Sunday, August 01, 2010

Transport Show in Cologne Part 1

On July 28 we visited the RDA Workshop in Cologne, Germany. We travelled by train and had the first interest of the day as we waited in Mannheim for our Intercity northwards. A long train en route for Basel drew in across the platform and the last two carriages had strikingly different liveries. They turned out to be the Minsk-Basel and Moscow-Basel sleepers. Although in summer we would not have expected bits of snow encrusted here and there, we later heard reports of searing temperatures and forest fires among Russia’s forests so perhaps there had been a few whiffs of singed paint work. From one of the carriages a party clearly wearing Eastern European fashions, stepped out, then shook hands with a large jolly blonde woman, as we tried in vain to catch a glimpse of a samovar within. Mannheim railway station, a prosaic workaday place disappeared as Anna Karenina, steppe and taiga seeped from films and books into our mind’s eye. Then the doors slammed, Minsk and Mocba disappeared down the track towards Basel and Switzerland.
Our journey to Cologne was protracted by technical problems, the wrong sort of rain or a landslide or two so after a cup of dreadful DB coffee we returned to thinking of Russian trains. It had always been possible to get to Russia by train from hereabouts, even with the Iron Curtain still in place. Commuting daily from Weinheim to Frankfurt in the early nineteen nineties Neil had occasionally observed dark green, very old-fashioned rolling stock three times a week, which linked Berne with Moscow. It was an interesting, though not a particularly enticing, thought at the time, with the hostile wastelands of East Germany and Poland to cross. To us island born Cold War children it also hinted at romance and impossible distances. Imagine an Edinburgh to Istanbul Express stopping at Wigan North West!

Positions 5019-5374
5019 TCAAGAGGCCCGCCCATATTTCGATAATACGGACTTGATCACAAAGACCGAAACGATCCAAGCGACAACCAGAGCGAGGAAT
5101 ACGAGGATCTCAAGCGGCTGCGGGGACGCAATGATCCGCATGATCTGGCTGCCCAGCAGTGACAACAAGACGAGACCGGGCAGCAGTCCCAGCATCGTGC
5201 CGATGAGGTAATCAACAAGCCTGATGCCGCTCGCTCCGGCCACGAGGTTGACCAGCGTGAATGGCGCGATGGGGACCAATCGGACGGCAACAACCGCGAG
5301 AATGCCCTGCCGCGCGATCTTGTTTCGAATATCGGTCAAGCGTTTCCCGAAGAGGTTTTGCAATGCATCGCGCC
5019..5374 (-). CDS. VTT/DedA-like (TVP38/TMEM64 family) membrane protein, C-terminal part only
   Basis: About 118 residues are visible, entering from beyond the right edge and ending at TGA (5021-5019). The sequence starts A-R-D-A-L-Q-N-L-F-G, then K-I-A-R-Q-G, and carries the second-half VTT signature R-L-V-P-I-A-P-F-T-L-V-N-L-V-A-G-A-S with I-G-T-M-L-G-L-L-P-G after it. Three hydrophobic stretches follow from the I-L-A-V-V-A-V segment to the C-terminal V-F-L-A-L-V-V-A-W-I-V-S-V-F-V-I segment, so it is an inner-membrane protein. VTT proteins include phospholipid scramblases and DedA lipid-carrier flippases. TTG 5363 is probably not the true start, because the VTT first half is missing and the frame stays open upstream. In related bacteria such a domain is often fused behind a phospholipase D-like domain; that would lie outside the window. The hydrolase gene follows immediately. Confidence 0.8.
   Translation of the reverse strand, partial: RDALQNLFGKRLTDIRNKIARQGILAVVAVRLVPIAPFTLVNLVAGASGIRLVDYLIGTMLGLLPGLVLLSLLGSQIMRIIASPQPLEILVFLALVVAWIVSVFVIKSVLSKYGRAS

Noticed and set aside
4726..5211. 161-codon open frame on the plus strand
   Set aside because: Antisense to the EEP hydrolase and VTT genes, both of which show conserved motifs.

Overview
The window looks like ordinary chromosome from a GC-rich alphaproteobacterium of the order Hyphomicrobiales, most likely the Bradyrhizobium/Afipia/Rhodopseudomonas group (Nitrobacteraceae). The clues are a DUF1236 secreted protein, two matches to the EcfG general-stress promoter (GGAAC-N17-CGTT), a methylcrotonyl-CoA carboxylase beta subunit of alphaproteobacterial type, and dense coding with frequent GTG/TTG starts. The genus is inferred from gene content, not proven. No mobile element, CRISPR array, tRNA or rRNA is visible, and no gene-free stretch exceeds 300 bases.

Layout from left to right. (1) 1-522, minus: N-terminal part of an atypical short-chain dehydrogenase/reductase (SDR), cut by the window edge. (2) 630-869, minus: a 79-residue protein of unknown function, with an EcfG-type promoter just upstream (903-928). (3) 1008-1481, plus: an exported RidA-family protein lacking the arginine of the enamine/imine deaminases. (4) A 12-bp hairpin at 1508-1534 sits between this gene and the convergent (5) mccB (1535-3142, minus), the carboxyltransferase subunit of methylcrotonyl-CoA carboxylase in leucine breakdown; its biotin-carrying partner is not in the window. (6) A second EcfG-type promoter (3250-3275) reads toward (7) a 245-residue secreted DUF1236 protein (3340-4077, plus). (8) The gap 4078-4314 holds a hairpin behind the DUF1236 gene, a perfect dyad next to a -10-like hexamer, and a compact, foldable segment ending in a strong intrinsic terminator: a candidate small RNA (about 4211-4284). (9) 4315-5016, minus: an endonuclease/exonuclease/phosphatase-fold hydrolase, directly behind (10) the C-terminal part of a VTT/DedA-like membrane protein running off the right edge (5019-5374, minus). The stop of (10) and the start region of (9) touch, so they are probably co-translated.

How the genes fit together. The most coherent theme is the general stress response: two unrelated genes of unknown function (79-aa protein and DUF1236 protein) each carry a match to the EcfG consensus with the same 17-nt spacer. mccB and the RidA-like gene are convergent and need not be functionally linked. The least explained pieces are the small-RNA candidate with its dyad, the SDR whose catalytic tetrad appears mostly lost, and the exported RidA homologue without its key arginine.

You could easily get a couple of Bromptons in those wagons we thought, even if carriage of bicycles is officially forbidden. One of our minor forms of what some cyclists call ‘soft anarchy’ is to quietly travel with a bike in a bag on some of Europe’s more exclusive trains. Does one still need a visa for Moscow or Minsk, and where on earth exactly IS Minsk? (Capital of Belarus, some distance west of Moscow itself.) Research has revealed that just boarding the train and hoping to set off in either place for the other by bike isn’t that easy since many travel restrictions still exist and individual journeys by cyclists are regarded by the authorities as dangerously eccentric at the least.
However we were on our way to a Workshop, aka Trade Fair about bus and group travel but with increasing interest in cyclists. Who knew what ideas and information, what routes and fantasies, we would have by the late afternoon?

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